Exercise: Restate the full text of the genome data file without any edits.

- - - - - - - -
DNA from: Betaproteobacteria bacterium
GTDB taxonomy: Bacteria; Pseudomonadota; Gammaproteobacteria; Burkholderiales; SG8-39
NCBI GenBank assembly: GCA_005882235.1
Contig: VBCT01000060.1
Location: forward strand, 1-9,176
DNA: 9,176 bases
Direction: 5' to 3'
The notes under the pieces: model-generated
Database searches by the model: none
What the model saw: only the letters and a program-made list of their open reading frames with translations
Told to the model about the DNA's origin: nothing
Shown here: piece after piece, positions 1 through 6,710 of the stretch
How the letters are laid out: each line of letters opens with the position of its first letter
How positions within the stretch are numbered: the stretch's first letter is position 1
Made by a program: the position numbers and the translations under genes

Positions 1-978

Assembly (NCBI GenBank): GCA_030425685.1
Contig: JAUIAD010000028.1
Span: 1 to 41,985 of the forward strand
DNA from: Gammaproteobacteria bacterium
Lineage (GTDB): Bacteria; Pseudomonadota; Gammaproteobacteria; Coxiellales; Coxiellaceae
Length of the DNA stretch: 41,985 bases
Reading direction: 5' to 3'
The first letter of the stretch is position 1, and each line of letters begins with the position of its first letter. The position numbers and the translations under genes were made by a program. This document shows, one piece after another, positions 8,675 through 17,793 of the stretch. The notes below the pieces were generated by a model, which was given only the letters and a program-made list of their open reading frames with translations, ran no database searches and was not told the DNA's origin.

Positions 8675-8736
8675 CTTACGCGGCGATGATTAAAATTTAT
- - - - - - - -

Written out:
DNA from: Betaproteobacteria bacterium
GTDB taxonomy: Bacteria; Pseudomonadota; Gammaproteobacteria; Burkholderiales; SG8-39
NCBI GenBank assembly: GCA_005882235.1
Contig: VBCT01000060.1
Location: forward strand, 1-9,176
DNA: 9,176 bases
Direction: 5' to 3'
The notes under the pieces: model-generated
Database searches by the model: none
What the model saw: only the letters and a program-made list of their open reading frames with translations
Told to the model about the DNA's origin: nothing
Shown here: piece after piece, positions 1 through 6,710 of the stretch
How the letters are laid out: each line of letters opens with the position of its first letter
How positions within the stretch are numbered: the stretch's first letter is position 1
Made by a program: the position numbers and the translations under genes

Positions 1-978

Assembly (NCBI GenBank): GCA_030425685.1
Contig: JAUIAD010000028.1
Span: 1 to 41,985 of the forward strand
DNA from: Gammaproteobacteria bacterium
Lineage (GTDB): Bacteria; Pseudomonadota; Gammaproteobacteria; Coxiellales; Coxiellaceae
Length of the DNA stretch: 41,985 bases
Reading direction: 5' to 3'
The first letter of the stretch is position 1, and each line of letters begins with the position of its first letter. The position numbers and the translations under genes were made by a program. This document shows, one piece after another, positions 8,675 through 17,793 of the stretch. The notes below the pieces were generated by a model, which was given only the letters and a program-made list of their open reading frames with translations, ran no database searches and was not told the DNA's origin.

Positions 8675-8736
8675 CTTACGCGGCGATGATTAAAATTTAT